1991 - Member of the National Academy of Engineering For innovative contributions in polymer alloys and composites, miscibility theory, and electrically conducting polymers, including processing technology.
1985 - Fellow of the American Association for the Advancement of Science (AAAS)
1974 - Fellow of American Physical Society (APS)
Fellow of the Indian National Academy of Engineering (INAE)
His primary areas of investigation include Polymer chemistry, Polymer, Phenylene, Glass transition and Copolymer. The Polymer chemistry study combines topics in areas such as Monomer, Ether, Poly, Miscibility and Solubility. His biological study spans a wide range of topics, including Polymer blend, Polyimide, Lower critical solution temperature and Thermodynamics.
Frank E. Karasz has included themes like Luminescence, Electroluminescence, Phase, Photochemistry and Photoluminescence in his Polymer study. His Phenylene study also includes
Frank E. Karasz mainly focuses on Polymer chemistry, Polymer, Copolymer, Phenylene and Miscibility. His Polymer chemistry research includes themes of Glass transition, Electroluminescence, Polystyrene, Differential scanning calorimetry and Chemical engineering. Frank E. Karasz interconnects Thermal stability and Thermodynamics in the investigation of issues within Glass transition.
His Polymer research integrates issues from Crystallography, Photochemistry and Photoluminescence. His Phenylene research incorporates elements of Oxide and Poly. His work carried out in the field of Miscibility brings together such families of science as Polymer blend, Polyimide, Phase, Lower critical solution temperature and Flory–Huggins solution theory.
His scientific interests lie mostly in Electroluminescence, Polymer chemistry, Photoluminescence, Photochemistry and Polymer. His Electroluminescence research incorporates themes from PEDOT:PSS, Side chain, Quantum yield, Thermal stability and Quantum efficiency. His research integrates issues of Copolymer, Polymer blend, Green-light, Differential scanning calorimetry and Phenylene in his study of Polymer chemistry.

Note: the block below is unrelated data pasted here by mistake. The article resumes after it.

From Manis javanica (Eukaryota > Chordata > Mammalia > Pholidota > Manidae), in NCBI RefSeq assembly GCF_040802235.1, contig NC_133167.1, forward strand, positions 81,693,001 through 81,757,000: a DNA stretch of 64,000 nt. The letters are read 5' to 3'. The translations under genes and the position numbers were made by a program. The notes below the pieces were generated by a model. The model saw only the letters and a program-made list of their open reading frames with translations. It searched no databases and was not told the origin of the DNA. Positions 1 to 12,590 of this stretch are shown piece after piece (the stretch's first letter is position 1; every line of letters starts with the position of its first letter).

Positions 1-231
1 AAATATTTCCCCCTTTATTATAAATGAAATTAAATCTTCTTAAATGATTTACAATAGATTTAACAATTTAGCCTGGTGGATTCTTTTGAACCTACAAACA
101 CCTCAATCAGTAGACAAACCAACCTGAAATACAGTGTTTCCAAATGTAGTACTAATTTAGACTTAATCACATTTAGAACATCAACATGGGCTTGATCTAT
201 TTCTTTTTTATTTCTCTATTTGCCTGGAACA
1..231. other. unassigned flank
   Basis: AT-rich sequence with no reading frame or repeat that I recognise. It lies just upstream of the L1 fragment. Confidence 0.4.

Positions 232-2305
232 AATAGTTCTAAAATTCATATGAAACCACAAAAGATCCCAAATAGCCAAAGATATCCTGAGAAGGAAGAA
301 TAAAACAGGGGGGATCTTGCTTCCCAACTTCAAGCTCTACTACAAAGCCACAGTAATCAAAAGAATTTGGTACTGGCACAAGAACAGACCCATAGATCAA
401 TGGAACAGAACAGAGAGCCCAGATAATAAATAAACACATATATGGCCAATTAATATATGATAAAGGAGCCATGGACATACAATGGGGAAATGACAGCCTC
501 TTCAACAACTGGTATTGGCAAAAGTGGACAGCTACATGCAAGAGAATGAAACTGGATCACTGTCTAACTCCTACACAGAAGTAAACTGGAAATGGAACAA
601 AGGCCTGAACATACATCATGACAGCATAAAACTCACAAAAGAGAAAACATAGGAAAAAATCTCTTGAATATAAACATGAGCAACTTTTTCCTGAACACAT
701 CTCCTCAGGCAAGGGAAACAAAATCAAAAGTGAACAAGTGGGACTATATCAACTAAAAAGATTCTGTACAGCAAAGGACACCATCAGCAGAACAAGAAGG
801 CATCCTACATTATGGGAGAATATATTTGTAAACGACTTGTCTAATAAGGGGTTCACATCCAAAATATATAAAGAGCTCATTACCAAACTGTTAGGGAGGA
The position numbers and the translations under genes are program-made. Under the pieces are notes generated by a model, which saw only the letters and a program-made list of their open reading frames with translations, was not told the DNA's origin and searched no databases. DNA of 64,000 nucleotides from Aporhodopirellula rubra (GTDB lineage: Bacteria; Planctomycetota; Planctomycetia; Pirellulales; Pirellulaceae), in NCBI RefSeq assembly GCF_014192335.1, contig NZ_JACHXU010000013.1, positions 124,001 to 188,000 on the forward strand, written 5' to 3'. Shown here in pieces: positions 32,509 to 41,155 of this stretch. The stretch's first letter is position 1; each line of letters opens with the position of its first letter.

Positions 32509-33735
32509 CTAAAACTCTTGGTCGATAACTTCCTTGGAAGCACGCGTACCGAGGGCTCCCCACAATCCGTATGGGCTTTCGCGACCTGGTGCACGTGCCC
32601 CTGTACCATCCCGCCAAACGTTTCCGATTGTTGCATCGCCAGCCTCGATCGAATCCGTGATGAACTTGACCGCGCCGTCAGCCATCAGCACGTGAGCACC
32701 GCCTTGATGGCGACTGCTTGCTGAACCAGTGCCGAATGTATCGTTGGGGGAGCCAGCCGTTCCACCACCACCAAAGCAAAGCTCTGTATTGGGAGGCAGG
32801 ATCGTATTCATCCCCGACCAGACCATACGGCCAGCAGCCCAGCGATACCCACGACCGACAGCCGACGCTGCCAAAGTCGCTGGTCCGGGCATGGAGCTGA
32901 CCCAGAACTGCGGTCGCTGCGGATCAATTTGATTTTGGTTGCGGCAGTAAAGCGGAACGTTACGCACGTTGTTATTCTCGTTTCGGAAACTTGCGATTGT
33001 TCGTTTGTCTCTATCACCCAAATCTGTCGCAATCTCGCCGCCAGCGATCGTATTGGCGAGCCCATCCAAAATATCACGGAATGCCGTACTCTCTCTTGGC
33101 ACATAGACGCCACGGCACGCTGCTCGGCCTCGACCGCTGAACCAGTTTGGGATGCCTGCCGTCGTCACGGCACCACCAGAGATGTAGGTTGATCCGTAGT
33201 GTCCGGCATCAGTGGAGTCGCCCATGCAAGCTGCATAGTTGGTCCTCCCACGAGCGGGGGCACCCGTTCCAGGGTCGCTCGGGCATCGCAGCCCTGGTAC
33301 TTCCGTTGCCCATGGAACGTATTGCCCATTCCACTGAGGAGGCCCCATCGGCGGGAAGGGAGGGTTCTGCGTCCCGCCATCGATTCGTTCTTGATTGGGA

His Copolymer study integrates concerns from other disciplines, such as Condensation polymer, Chemical engineering and Solubility. Frank E. Karasz combines subjects such as Luminescence, Light-emitting diode, Band gap and Absorption spectroscopy with his study of Photoluminescence. His specific area of interest is Polymer, where Frank E. Karasz studies Conjugated system.
His main research concerns Electroluminescence, Photoluminescence, Photochemistry, Polymer chemistry and Polymer. His studies in Electroluminescence integrate themes in fields like Copolymer, PEDOT:PSS, Light-emitting diode and Quantum efficiency. His Photoluminescence research also works with subjects such as
His Photochemistry research integrates issues from Conjugated system, Side chain and Band gap. His Polymer chemistry study frequently draws connections between adjacent fields such as Phenylene. His Polymer research is multidisciplinary, relying on both Absorption, Alkoxy group and Wittig reaction.
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A Classical Thermodynamic Discussion of the Effect of Composition on Glass-Transition Temperatures
P. R. Couchman;F. E. Karasz.
Phase Behavior in Copolymer Blends : Poly(2,6-dimethyl-1,4-phenylene oxide) and Halogen-Substituted Styrene Copolymers
Gerrit ten Brinke;Frank E. Karasz;William J. MacKnight.
Polaron-pair generation in poly(phenylene vinylenes).
E. L. Frankevich;A. A. Lymarev;I. Sokolik;F. E. Karasz.
Physical Review B (1992)
Solubility and properties of a poly(aryl ether ketone) in strong acids
Matthew T. Bishop;Frank E. Karasz;Paul S. Russo;Kenneth H. Langley.
Synthesis, doping, and electrical conductivity of high molecular weight poly(p-phenylene vinylene)
D.R. Gagnon;J.D. Capistran;F.E. Karasz;R.W. Lenz.
A sulphonated poly(aryl ether ketone)
Xigao Jin;Matthew T. Bishop;Thomas S. Ellis;Frank E. Karasz.
British Polymer Journal (1985)
The sodium salts of sulphonated poly(aryl-ether-ether-ketone) (PEEK): Preparation and characterization
Christian Bailly;David J. Williams;Frank E. Karasz;William J. MacKnight.
P. Moy;F. E. Karasz.
Polymer Engineering and Science (1980)
Electrically conducting derivative of poly(p-phenylene vinylene)
Gary E. Wnek;James C.W. Chien;Frank E. Karasz;C.Peter Lillya.
Electroluminescence of pure poly(N‐vinylcarbazole) and its blends with a multiblock copolymer
B. Hu;Z. Yang;F. E. Karasz.
Journal of Applied Physics (1994)
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